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History, circa Summer 1832

I fell into transgressions and sinned in many things which brought a wound upon my soul and there were many things which transpired that cannot be writen and my Father

12 July 1771–14 Sept. 1840. Cooper, farmer, teacher, merchant. Born at Topsfield, Essex Co., Massachusetts. Son of Asael Smith and Mary Duty. Nominal member of Congregationalist church at Topsfield. Married to Lucy Mack by Seth Austin, 24 Jan. 1796, at Tunbridge...

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s family have suffered many persicutions and afflictions and it came to pass when I was seventeen years of age I called again upon the Lord and he shewed unto me a heavenly vision for behold an angel of the Lord21

JS identified this angel as Moroni, the last ancient American prophet to write in the Book of Mormon. ([JS], Editorial, Elders’ Journal, July 1838, 42–44; see also Oliver Cowdery, “Letter VI,” LDS Messenger and Advocate, Apr. 1835, 1:112; and Revelation, ca. Aug. 1830, in Doctrine and Covenants 50:2, 1835 ed. [D&C 27:5]. For JS’s other accounts of this experience, see JS, Journal, 9–11 Nov. 1835; JS History, vol. A-1, 4–7; JS, “Church History”; and JS, “Latter Day Saints.”)  


came and stood before me and it was by night and he called me by name and he said the Lord had forgiven me my sins and he revealed unto me that in the Town of Manchester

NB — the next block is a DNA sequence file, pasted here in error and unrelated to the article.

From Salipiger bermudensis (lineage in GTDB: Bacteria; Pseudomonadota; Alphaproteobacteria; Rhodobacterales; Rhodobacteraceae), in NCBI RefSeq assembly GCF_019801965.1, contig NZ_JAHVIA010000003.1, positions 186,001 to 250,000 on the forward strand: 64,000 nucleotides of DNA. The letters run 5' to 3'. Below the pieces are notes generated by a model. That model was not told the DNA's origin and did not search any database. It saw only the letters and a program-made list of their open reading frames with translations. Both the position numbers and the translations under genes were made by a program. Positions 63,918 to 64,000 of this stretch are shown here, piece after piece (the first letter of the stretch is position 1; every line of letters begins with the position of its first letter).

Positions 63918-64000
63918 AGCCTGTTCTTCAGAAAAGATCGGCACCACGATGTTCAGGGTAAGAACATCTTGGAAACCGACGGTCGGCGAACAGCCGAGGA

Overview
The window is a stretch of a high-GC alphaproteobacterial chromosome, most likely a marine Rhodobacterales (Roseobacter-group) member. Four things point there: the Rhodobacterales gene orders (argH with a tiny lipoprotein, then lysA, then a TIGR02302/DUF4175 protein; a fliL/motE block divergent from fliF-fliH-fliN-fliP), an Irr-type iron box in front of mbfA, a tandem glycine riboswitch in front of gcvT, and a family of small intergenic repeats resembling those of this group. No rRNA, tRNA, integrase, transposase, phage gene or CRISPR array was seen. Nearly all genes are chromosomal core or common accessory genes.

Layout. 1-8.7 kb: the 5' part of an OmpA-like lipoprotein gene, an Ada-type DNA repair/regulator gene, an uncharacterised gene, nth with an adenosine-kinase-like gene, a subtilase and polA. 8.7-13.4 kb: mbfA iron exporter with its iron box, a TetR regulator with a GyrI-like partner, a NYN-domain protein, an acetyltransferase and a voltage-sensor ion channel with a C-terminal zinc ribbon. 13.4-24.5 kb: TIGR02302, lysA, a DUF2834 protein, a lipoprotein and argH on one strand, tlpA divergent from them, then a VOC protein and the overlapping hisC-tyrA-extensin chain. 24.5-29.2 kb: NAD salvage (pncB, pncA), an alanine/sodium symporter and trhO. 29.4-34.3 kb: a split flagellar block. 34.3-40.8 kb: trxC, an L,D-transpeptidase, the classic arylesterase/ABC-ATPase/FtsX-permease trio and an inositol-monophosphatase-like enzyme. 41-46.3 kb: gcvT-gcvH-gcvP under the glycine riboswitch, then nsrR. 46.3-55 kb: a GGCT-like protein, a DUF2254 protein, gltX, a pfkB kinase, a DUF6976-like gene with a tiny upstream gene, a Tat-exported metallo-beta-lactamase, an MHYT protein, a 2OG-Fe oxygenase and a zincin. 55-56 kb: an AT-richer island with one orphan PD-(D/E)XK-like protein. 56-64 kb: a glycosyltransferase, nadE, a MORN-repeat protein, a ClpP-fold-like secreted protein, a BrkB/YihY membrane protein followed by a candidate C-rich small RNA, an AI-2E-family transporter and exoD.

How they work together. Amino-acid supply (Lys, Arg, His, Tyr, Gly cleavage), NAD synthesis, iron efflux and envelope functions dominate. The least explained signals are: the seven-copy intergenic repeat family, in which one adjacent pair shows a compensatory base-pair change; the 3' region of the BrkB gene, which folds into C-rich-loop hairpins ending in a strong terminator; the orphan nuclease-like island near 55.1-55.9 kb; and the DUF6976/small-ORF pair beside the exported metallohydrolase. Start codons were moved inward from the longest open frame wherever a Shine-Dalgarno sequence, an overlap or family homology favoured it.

Settled 1793. Formed as Burt Township when divided from Farmington Township, 31 Mar. 1821. Name changed to Manchester, 16 Apr. 1822. Included village of Manchester. Population in 1825 about 2,700. Population in 1830 about 2,800. JS reported first vision of...

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Ontario County N.Y. there was plates of gold upon which there was engravings which was engraven by Maroni & his fathers the servants of the living God in ancient days and deposited by the commandments of God and kept by the power thereof and that I should go and get them and he revealed unto me many things concerning the inhabitents of of the earth which since have been revealed in commandments & revelations and it was on the 22d day of Sept. AD 182222

Later accounts clarify that Moroni first appeared late in the night of 21–22 September 1823. (JS History, vol. A-1, 5; Oliver Cowdery, “Letter IV,” LDS Messenger and Advocate, Feb. 1835, 1:78–79.)  


and thus he appeared unto me three times in one night and once on the next day and then I immediately went to the place and found where the plates was deposited as the angel of the Lord had commanded me and straightway made three attempts to get them and then being excedingly frightened I supposed it had been a dreem of Vision but when I considred I knew that it was not therefore I cried unto the Lord in the agony of my soul why can I not obtain them23